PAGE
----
Thus, there is a need to find an alternative side handled baton which can be both firmly grasped in the human hand while its stick is rotated to and precisely stopped at calculated striking and blocking positions.

It should be noted that on many batons, ridges are cut into the handles or side handles. The earlier cited U.S. Design Patent to Anderson illustrates such ridges. As with the ridges on the bicycle and motorcycle handlebar grips, the purpose of these side handle ridges is to impede the grasping hand from moving laterally and slipping off the handle. Accordingly, the knurls on the side handles of these prior art batons have chamfers or fillets.

SUMMARY OF THE INVENTION

The invention comprises a baton having a stick with a smaller side handle secured at an angle thereto to move with the stick and an axle which passes through a grip and attaches it to the free end of the side handle. The operator can now grasp the baton by the grip with his or her index finger and overlying thumb, while the baton's stick and side handle rotate. A top ridge or stop prevents the grasping hand from slipping off the handle laterally. The middle, ring and little fingers and palm of the hand can now be used to firmly grasp the side handle to precisely interrupt the rotary travel of the baton's stick and side handle while the baton remains secured at its grip by the operator's index finger and thumb.

When the side handle is grasped between the operator's middle, ring and little fingers and his or her palm, the handle, fingers and palm act as a drum brake with the handle acting as the brake drum and the skin of the operator's fingers and, primarily, the skin of the operator's palm acting as the brake pad. As the skin is pressed against the side handle more and more forcefully, forces of friction bring the rotating side handle to a stop. The magnitude of kinetic friction is calculated using the equation fk=ukn. Acceleration being an implicit factor within a kinetic force equation, cutting grooves into the rotating side handle, that is attached to the bound spindle, can make this breaking even more precise. The grooves and their corresponding ridges rotate and contact and drag along the surface of the operator's palm skin at different speeds. Different areas on the continuous sheath of highly elastic palm skin simultaneously experience forces of friction of differing magnitudes. The elastic properties of the skin act differently to retard these forces, quickly binding the rotating handle. Grooving the handle also increases the surface area in contact. These effects are optimized by making the grooves and ridges of approximately equal width or diameter and planing the tops of the ridges flat while cutting the grooves so their cross section roughly resembles an arc of a circle. Of course, manufacturing and surfacing material(s) can be selected with coefficients of friction desirable to enhance the breaking, or surfaces might be otherwise engraved or treated to enhance the forces of friction. The baton's rotating stick may be of fixed length or telescoping.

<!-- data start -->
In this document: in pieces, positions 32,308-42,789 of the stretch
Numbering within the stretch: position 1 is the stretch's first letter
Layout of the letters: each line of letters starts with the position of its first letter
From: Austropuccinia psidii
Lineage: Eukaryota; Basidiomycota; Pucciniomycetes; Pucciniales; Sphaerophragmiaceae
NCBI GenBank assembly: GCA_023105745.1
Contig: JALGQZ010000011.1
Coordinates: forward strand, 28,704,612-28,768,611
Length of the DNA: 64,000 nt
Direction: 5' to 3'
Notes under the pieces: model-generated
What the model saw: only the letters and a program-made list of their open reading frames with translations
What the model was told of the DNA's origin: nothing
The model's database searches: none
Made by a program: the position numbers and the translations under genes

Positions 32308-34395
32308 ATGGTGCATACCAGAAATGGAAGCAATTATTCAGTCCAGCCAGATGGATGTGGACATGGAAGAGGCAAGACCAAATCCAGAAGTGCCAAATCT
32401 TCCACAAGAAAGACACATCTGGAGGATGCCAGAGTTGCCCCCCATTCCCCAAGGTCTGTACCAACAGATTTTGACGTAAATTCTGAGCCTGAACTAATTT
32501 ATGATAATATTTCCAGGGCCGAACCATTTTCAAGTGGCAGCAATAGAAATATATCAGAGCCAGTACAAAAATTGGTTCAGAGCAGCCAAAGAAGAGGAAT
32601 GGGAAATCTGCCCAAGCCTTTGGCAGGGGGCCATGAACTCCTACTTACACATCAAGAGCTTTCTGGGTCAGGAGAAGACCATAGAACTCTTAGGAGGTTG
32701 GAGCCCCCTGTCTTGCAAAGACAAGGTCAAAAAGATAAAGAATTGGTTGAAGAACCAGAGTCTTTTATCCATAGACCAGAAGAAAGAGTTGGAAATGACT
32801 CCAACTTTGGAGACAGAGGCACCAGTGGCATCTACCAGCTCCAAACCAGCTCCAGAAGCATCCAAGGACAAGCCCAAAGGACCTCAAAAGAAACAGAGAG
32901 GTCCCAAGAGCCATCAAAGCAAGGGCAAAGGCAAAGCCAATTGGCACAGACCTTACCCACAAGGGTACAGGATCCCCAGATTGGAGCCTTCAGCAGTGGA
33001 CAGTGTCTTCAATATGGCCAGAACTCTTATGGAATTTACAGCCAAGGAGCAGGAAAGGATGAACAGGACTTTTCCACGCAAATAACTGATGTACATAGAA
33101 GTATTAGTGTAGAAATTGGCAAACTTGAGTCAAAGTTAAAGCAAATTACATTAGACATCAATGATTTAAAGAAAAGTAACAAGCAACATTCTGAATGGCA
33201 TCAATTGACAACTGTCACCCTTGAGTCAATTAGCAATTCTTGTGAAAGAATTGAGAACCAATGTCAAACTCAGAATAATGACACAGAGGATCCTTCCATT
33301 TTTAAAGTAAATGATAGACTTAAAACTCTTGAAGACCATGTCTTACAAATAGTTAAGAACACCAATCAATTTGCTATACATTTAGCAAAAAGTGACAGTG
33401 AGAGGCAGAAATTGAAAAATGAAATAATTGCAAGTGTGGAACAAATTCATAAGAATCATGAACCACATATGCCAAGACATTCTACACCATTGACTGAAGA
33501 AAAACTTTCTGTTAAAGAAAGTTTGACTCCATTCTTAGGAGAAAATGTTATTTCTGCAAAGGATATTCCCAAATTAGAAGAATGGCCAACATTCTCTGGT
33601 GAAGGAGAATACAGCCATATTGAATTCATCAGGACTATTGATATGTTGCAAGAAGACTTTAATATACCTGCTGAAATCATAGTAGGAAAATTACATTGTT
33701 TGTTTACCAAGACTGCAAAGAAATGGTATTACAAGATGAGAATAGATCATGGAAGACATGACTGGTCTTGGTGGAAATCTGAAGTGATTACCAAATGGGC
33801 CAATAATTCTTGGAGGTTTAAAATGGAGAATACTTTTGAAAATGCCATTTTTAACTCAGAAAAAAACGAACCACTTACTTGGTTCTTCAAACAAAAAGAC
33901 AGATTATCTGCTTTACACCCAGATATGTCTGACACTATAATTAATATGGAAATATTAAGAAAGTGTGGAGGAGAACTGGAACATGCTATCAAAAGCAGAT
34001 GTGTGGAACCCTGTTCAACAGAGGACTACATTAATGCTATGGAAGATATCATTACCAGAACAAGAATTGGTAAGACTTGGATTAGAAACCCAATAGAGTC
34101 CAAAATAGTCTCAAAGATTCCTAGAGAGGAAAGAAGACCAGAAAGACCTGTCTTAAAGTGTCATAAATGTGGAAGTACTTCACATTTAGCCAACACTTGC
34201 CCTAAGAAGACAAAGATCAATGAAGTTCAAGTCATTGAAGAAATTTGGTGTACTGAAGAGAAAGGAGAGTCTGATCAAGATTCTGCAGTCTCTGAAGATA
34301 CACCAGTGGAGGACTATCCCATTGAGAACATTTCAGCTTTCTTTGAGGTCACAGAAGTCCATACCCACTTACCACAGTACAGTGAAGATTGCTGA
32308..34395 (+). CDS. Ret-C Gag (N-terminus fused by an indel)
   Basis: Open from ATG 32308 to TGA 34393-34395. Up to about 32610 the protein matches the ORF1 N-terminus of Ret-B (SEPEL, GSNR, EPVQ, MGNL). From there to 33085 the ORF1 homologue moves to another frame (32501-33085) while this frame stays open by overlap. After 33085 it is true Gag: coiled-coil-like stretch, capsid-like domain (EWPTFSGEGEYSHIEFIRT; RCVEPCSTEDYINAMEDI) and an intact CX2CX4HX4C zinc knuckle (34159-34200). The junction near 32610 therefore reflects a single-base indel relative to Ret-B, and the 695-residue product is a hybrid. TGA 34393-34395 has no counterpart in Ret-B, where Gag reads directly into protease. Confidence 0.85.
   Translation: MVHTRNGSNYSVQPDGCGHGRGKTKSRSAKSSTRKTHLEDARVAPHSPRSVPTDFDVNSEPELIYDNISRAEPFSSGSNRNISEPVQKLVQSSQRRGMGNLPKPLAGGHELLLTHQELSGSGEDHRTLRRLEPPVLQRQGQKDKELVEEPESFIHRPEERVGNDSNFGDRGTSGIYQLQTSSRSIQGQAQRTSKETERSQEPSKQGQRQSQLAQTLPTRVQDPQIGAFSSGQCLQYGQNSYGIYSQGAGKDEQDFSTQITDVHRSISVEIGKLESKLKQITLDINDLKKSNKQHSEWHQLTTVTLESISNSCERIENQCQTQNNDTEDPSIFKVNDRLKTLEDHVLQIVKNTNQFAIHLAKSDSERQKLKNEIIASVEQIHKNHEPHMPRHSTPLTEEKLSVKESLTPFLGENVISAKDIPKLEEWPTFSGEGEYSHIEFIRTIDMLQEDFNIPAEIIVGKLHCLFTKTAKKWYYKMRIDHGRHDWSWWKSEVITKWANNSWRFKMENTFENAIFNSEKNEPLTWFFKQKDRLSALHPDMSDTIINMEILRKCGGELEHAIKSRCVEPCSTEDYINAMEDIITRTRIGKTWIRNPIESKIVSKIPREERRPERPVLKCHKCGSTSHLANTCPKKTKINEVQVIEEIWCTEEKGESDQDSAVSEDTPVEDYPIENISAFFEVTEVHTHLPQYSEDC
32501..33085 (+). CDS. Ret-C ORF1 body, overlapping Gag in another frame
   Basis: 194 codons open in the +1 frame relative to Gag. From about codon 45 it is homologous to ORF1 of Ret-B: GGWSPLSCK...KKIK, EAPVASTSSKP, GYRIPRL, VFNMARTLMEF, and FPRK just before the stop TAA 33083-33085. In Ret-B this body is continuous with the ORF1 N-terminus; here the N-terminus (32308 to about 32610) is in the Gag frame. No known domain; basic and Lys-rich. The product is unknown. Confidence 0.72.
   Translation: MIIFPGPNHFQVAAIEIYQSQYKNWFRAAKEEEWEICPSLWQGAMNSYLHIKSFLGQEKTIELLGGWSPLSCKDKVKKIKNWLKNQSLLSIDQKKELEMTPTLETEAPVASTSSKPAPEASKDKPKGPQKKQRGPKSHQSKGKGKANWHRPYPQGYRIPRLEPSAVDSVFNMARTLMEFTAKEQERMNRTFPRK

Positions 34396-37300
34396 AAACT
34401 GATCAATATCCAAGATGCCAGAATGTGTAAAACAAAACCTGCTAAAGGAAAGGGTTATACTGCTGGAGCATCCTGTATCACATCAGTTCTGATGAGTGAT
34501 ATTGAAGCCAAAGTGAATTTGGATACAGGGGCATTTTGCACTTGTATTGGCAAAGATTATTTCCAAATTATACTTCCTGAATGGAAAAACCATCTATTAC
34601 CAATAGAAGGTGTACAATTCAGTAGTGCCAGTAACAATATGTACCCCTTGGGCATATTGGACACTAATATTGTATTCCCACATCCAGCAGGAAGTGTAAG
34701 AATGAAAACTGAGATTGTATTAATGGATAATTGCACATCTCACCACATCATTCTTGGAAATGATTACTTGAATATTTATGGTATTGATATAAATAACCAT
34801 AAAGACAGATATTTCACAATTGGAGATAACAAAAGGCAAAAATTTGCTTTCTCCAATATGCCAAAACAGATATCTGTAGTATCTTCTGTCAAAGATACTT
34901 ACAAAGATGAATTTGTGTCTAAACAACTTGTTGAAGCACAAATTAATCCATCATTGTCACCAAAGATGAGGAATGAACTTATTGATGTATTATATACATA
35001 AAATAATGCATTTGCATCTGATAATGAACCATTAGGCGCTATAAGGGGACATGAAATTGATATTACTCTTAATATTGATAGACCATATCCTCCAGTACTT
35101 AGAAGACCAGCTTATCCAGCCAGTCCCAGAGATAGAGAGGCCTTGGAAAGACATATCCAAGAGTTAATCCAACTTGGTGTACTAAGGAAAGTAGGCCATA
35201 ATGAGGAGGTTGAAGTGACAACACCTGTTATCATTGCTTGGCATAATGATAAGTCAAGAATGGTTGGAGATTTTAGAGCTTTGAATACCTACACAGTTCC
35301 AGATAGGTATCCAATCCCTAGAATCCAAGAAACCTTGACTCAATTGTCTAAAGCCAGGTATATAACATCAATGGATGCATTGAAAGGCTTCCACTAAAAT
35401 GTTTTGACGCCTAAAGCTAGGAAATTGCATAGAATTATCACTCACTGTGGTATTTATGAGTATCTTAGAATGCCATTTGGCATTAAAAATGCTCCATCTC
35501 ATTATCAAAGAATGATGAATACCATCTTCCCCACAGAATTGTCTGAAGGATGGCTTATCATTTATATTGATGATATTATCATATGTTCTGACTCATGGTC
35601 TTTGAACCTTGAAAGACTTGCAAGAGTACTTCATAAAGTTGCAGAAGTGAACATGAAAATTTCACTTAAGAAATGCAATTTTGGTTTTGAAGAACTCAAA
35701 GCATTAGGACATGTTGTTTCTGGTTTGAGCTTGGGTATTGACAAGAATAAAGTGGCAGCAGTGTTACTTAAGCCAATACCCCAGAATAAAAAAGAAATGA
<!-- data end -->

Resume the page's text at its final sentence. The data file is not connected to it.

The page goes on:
BRIEF DESCRIPTION OF THE DRAWINGS

The various embodiments, features and advances of the present invention will be understood more completely hereinafter as a result of a detailed description thereof in which reference will be made to the following drawings:

FIG. 1 is an elevated view of the invention in the grasp of a user;

FIG. 2 is a view of a prior art baton;

FIG. 3 is an enlarged view of the handle portion of the prior art baton of FIG. 2;

FIG. 4 is a view of a preferred embodiment of the present invention;

FIG. 5 is an enlarged view of the handle of the preferred embodiment of FIG. 4;

FIG. 6 is a cross-sectional view of the grip portion of the handle of the invention; and

FIG. 7 is an end view of the handle of the present invention.

DETAILED DESCRIPTION OF A PREFERRED EMBODIMENT

Referring to the accompanying drawings that a police baton 10 comprises an elongated stick 12 which is typically formed as a circular cylinder having dome-shaped ends 13 and having a length of about two feet. A handle 14 extends perpendicularly from the stick about one-quarter the length of the stick from one end thereof and having a typical length of 4½ to 5½ inches from the exterior surface of the stock. As seen best in FIG. 1 the baton 10 is held at the handle 14 so that the stick 12 resides parallel to the exterior side of the forearm and wrist so that the police officer can maneuver his arm defensively to intercept blows with the stick. The handle 14 is held with the thumb and forefinger wrapped around the distal end of the handle and the middle ring finger and little finger in flexion around the proximal end of the handle.